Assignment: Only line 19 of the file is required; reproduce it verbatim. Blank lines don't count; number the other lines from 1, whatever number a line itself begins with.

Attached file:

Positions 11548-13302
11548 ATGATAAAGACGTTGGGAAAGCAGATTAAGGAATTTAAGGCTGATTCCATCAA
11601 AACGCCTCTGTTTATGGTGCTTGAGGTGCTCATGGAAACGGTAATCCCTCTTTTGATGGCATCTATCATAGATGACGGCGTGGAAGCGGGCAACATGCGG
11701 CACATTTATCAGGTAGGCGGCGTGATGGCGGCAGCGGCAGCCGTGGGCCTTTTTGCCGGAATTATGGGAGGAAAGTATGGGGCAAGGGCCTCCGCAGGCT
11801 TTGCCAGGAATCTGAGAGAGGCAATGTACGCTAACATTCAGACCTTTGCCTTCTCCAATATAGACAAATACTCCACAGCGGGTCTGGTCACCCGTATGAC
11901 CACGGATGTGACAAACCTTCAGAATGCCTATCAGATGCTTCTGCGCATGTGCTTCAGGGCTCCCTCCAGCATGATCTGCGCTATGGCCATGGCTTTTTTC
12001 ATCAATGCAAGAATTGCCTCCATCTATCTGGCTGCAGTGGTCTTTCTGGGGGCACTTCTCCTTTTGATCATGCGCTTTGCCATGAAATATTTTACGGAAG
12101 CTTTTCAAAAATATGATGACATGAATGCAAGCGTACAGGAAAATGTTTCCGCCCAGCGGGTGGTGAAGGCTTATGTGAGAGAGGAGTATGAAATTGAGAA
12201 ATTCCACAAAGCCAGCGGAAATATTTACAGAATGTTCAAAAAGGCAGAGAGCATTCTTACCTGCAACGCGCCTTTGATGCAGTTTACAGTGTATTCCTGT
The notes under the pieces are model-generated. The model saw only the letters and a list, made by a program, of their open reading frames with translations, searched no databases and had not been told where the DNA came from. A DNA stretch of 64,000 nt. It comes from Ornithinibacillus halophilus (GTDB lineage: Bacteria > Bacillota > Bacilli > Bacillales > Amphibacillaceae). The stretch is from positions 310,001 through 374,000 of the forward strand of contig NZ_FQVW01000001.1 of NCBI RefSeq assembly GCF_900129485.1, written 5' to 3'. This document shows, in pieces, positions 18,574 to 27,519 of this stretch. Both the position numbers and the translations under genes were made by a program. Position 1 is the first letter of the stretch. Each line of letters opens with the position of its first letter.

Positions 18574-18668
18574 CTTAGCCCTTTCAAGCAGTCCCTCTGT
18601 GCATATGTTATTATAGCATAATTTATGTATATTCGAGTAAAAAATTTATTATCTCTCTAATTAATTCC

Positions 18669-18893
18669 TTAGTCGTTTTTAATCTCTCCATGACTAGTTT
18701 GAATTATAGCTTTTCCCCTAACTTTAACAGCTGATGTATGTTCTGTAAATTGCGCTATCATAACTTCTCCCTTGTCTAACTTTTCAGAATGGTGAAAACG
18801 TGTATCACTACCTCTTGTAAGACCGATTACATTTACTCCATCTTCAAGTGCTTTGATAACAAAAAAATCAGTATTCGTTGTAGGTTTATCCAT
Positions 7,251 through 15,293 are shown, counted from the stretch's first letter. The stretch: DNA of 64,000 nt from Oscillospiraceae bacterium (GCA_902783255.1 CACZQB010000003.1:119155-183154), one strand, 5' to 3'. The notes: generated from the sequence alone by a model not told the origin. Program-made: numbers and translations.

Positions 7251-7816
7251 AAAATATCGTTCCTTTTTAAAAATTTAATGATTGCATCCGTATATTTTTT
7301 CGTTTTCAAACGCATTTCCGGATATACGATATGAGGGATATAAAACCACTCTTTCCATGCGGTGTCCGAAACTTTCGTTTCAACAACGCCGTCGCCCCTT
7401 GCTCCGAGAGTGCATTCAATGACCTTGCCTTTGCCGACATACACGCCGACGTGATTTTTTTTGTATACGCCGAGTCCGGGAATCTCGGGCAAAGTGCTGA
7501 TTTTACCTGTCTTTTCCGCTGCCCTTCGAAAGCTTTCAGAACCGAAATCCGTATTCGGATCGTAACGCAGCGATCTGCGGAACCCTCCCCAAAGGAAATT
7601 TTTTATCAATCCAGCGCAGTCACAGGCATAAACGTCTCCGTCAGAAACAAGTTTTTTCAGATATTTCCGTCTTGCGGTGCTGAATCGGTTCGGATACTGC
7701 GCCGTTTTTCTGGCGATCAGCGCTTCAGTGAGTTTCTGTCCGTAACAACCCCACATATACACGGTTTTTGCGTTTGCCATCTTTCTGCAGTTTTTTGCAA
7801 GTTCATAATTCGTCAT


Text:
Positions 7251-7816